August 16, 2013

Golfer’s cross-country journey confirms that God and life are good

Luke Bielawski hits his final shot at Kiawah Island, S.C., on Aug. 10. (Submitted photo)

Luke Bielawski hits his final shot at Kiawah Island, S.C., on Aug. 10. (Submitted photo)

By John Shaughnessy

It was the easiest and most memorable shot that Luke Bielawski would take during his 93 days of hitting golf balls across the United States from California to South Carolina.

Gripping a 6-iron, the 24-year-old Bielawski stood over the golf ball on the beach in front of the clubhouse of The Ocean Course at Kiawah Island in South Carolina on Aug. 10.

“There was nothing to aim for but a big body of water,” he said with a laugh, recalling his shot into the Atlantic Ocean with an environmentally friendly golf ball that’s supposed to eventually become fish food.

“It was like another shot, but what really made it special were all the friends and family members being there with me. There were about 30 in total. My 91-year-old great-aunt made a 12-hour ride from Louisville to be there for my last shot. That was very humbling.”

As the golf ball plopped into the Atlantic, Bielawski ended his three-month cross-country adventure—a journey he made in hopes of raising at least $100,000 to help youths receive a Catholic education at Providence Cristo Rey High School in Indianapolis, a college preparatory school that combines academics with a work-study program for its students from mostly low-income backgrounds.

“The trip solidified how good life is, and that God is good,” said Bielawski, a 2007 graduate of Cathedral High School in Indianapolis and a member of Holy Spirit at Geist Parish in Fishers, Ind., in the Lafayette Diocese. “I met a lot of great people. It solidified my belief that we have to live every day as our last—to meet new people and do new things every day.”

During an interview on Aug. 12—less than a day after his return to his family’s home in Indiana—Bielawski also shared some of the other highlights, adventures and statistics of a trip that included meeting an American president and escaping from a mountain lion.

Most frightening moment: “I was sleeping outside in California late at night when I heard this deep heavy breathing. A mountain lion was inching closer. I grabbed my flashlight and shined it in the direction of where I thought the cat was. I was able to see his huge shadow running away.”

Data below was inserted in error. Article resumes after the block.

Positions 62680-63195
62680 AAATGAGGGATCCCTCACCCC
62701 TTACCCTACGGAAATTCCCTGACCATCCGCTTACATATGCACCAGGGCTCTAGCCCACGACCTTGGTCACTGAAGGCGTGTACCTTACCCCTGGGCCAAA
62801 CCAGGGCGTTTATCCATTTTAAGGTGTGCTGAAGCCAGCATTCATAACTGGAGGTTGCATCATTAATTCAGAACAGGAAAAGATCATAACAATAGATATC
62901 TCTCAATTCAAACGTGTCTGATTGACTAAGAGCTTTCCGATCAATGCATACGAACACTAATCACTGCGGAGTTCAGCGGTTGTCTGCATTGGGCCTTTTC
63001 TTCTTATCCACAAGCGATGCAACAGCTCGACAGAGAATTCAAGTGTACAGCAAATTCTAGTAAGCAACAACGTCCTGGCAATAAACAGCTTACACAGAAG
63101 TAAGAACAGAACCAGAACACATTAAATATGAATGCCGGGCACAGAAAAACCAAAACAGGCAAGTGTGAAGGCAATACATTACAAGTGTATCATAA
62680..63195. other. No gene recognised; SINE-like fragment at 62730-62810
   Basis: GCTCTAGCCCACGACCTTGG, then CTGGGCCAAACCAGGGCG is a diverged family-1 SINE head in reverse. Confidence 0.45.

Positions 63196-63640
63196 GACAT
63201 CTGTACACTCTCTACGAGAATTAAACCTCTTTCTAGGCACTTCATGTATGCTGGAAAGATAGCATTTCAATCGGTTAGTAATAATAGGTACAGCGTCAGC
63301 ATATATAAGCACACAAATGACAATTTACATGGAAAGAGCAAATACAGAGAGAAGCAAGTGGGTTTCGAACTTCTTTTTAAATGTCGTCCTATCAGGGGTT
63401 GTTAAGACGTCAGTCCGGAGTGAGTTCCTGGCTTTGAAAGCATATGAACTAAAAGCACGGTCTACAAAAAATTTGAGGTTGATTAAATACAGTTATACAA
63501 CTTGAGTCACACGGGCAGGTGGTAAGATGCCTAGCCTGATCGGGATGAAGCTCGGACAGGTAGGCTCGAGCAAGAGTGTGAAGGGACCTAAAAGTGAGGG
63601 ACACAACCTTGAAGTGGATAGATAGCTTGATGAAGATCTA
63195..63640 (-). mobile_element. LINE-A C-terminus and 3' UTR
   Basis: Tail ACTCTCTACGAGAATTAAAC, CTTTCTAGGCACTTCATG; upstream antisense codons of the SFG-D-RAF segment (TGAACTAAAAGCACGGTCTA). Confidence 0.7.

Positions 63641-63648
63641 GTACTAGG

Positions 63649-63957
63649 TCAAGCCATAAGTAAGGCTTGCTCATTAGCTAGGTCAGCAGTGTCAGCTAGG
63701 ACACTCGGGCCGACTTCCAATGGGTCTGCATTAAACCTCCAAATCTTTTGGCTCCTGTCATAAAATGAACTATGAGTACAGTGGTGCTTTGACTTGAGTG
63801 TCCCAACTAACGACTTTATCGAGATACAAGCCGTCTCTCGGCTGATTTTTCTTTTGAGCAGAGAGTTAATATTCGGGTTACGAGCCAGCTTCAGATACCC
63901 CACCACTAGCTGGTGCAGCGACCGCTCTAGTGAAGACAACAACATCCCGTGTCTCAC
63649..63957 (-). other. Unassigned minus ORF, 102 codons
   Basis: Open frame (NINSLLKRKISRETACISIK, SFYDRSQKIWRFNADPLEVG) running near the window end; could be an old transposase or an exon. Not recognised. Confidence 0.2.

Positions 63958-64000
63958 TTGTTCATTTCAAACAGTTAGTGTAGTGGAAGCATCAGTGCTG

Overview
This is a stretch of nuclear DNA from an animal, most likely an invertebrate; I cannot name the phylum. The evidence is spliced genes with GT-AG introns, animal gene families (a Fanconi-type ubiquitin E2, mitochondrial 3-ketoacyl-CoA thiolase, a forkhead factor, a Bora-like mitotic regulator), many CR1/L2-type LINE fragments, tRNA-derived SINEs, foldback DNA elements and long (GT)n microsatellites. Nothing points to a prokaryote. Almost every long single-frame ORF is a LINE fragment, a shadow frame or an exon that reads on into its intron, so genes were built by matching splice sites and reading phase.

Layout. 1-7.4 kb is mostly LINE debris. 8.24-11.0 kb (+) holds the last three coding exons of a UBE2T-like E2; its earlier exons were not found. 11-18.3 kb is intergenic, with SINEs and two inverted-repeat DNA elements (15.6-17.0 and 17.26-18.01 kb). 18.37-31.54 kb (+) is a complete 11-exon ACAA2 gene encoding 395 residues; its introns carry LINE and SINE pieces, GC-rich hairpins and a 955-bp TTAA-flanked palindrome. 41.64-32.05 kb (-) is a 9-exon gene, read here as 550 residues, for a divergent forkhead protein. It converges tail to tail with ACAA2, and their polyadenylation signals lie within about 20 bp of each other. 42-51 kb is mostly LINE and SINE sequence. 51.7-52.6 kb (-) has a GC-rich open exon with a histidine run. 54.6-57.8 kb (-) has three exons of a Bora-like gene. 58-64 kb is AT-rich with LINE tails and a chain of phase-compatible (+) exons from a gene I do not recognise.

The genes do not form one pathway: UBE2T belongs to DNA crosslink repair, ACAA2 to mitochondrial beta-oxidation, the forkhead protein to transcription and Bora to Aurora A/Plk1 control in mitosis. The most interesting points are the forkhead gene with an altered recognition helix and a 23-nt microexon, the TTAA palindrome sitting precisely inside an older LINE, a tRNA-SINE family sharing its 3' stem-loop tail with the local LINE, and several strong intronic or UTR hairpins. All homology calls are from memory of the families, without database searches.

Favorite memory: “I can’t pick just one. The beginning was a great memory. Seeing the stars at night in the middle of nowhere. Getting to know the Kniepkemps [a family that befriended him when his truck broke down in New Mexico.] Meeting President George W. Bush was the honor of a lifetime. Seeing the Fourth of July fireworks on the river in Shreveport, Louisiana. And the final shot with all my friends and family there.”

Number of swings on the trip: 46,870, including 1,092 swings in one day in New Mexico.

Number of lost balls on the trip: 5,540, including 121 lost balls during one day in Arizona.

First thing he was looking forward to doing after his return to Indiana: “I already slept in my bed. I’m looking forward to seeing my grandparents.”

Next time he wants to pick up a golf club: “This afternoon. I’m addicted. It’s a great game.”

Number of miles he traveled, and number of states he passed through: He hit golf balls 2,980 miles through California, Arizona, New Mexico, Texas, Louisiana, Mississippi, Alabama, Georgia and South Carolina.

Amount of money he has raised: It’s still being tabulated, he said. The total was at $42,000 on July 11.

“We’ll definitely be able to provide scholarships for students at Providence Cristo Rey, but I’m not sure the exact number yet. We’re having a golf outing on Sept. 16 at Eagle Creek golf course to raise more money.”

Next adventure: “I start my last semester of law school on Monday [Aug. 19, at Indiana University School of Law in Indianapolis.] I graduate in December. We’ll have to see what adventures are waiting after that.”

(For more information about Luke Bielawski’s adventure, log on to the website, www.getonthegreen.org.)

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